In August 2013, the illegal activities of a man pretending to be a dentist captured the public’s attention. A member of the public had complained to the College of Dental Surgeons of BC (CDSBC) after receiving treatment from this imposter in an operatory he had set up in his home. This complaint triggered an aggressive investigation by CDSBC to protect people who had sought treatment from him, and incited country-wide media attention.
In BC, dentists must be registered with the CDSBC, the regulatory body responsible for ensuring that registrants – real dentists – have a dental degree. Health professionals, including dentists, must also adhere to codes of ethics and standards of practice, and meet other stringent requirements. Health profession regulators investigate complaints against their registrants. The cost of these investigations and legal action taken is paid for by the regulator, not by taxpayers.
The College of Dental Surgeons of BC hired a private investigator to gather evidence and secured a court order for a search and seizure of the illegal dentist’s property. They discovered that this individual was performing dentistry on about 1,500 people and was not properly sterilizing tools and equipment. Due to these conditions, the CDSBC worked with Fraser Health Authority to issue a public health alert asking anyone who had received treatment from him to get tested for Hepatitis B and C, and HIV. As he had gone into hiding, the CDSBC offered a reward for information leading to his arrest and also applied to the Supreme Court of BC to get a permanent injunction to stop this imposter from practising dentistry.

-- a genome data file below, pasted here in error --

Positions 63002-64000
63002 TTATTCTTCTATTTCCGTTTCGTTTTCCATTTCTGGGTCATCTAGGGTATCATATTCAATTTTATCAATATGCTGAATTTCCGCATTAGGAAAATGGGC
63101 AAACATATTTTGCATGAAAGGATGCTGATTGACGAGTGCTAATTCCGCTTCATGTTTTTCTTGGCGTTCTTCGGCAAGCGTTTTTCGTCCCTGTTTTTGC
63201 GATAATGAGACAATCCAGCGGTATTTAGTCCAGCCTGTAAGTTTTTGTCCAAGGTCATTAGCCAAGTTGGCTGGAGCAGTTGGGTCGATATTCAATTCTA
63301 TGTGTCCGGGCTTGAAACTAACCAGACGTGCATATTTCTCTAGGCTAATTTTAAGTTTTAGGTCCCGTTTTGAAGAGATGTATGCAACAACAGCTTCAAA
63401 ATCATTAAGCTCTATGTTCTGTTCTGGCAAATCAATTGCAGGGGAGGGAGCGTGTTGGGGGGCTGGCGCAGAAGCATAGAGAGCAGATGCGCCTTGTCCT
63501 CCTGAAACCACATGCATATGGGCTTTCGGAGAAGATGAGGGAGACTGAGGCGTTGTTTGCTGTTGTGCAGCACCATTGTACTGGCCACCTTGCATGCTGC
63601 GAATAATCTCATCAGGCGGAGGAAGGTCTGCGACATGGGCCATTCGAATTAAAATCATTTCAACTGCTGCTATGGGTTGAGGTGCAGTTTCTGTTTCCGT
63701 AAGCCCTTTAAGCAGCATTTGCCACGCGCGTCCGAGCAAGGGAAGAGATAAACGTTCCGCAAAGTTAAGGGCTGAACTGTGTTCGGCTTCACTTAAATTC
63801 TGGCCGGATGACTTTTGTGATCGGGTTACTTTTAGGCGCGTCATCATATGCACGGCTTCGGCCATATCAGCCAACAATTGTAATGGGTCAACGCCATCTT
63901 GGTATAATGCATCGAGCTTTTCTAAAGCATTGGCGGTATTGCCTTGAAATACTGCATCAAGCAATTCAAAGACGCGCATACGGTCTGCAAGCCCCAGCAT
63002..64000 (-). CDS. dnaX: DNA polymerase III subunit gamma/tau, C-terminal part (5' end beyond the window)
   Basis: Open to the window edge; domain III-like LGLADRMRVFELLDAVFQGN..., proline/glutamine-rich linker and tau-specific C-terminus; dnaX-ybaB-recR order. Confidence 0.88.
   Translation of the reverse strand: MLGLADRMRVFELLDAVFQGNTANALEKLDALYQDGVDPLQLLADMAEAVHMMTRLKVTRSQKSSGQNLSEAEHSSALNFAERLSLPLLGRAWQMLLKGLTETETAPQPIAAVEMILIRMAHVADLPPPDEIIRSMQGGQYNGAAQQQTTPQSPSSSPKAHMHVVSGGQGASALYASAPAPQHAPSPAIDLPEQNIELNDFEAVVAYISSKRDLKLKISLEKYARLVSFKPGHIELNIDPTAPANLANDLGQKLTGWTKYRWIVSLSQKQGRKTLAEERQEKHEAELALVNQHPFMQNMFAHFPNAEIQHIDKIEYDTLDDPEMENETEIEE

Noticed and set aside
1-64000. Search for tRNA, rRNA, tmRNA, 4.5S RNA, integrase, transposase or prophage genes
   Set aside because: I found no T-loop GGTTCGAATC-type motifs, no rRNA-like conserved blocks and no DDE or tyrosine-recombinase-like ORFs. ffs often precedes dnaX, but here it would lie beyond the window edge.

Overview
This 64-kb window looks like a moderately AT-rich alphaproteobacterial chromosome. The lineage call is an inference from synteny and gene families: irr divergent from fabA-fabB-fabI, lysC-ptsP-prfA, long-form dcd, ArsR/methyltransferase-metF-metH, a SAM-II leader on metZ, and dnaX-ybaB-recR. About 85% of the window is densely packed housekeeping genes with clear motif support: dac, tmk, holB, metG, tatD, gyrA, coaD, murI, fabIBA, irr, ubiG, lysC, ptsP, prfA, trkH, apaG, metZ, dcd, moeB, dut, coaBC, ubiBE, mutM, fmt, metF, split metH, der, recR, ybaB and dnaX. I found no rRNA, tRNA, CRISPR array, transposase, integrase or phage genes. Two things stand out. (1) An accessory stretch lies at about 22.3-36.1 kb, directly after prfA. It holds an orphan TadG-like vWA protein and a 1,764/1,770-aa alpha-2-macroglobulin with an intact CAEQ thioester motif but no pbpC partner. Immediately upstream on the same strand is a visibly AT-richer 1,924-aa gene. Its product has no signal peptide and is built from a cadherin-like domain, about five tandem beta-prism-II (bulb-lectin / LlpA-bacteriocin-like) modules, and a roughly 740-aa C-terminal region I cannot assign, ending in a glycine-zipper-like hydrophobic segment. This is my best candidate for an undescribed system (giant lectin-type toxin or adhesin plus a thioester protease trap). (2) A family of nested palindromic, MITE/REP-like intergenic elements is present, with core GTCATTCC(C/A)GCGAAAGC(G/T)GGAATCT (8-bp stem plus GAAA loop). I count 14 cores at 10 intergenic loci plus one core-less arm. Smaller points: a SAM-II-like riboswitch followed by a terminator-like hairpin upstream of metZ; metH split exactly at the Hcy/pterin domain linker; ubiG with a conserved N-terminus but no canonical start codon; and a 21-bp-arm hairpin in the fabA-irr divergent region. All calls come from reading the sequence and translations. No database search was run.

In another high profile case, two individuals working at a clinic described themselves as naturopathic physicians and were giving injections to patients. Providing the injections constituted unauthorized practice under the Health Professions Act (HPA) as the individuals were not registered with a health professional college – in this case, the College of Naturopathic Physicians of BC (CNPBC). The CNPBC investigated these individuals and received an agreement from them that they would not call themselves, or put themselves forward as naturopathic physicians again.
Unfortunately, the two individuals continued to mislead the public by advertising that they were actual naturopathic physicians. As well, they performed activities that are restricted to regulated health professionals under the HPA, putting patients at risk. The CNPBC applied to the Supreme Court of BC for an order to permanently stop these two individuals from endangering the public further. The CNPBC was successful in obtaining a Consent Order and undertaking from the two individuals such that they cannot use titles reserved to naturopathic doctors nor can they perform restricted activities.
These are examples of how health profession regulators work every day to protect the public from individuals who pose as regulated health professionals but who are, in fact, not registered or authorized to practice. Fortunately, these situations are rare, but when they do occur, they can be extremely dangerous.
Regulated health professionals not only want to act in the best interests of the public, they must act in the best interests of the public as required by law. In British Columbia, the law that governs regulated health professionals is called the Health Professions Act. Protection from unauthorized practice is a priority for every regulated health profession, including physicians, nurses, physiotherapists, pharmacists and all of 26 health professions regulated by the Health Professions Act. Regulation itself makes sure that the public’s best interest is always served.
Each of these regulated health professions has a website where the public can conduct a search through an online directory to confirm that the practitioner they want to seek treatment from is registered with their respective health profession regulator. For a full list of all health profession regulators in the province www.bchealthregulators.ca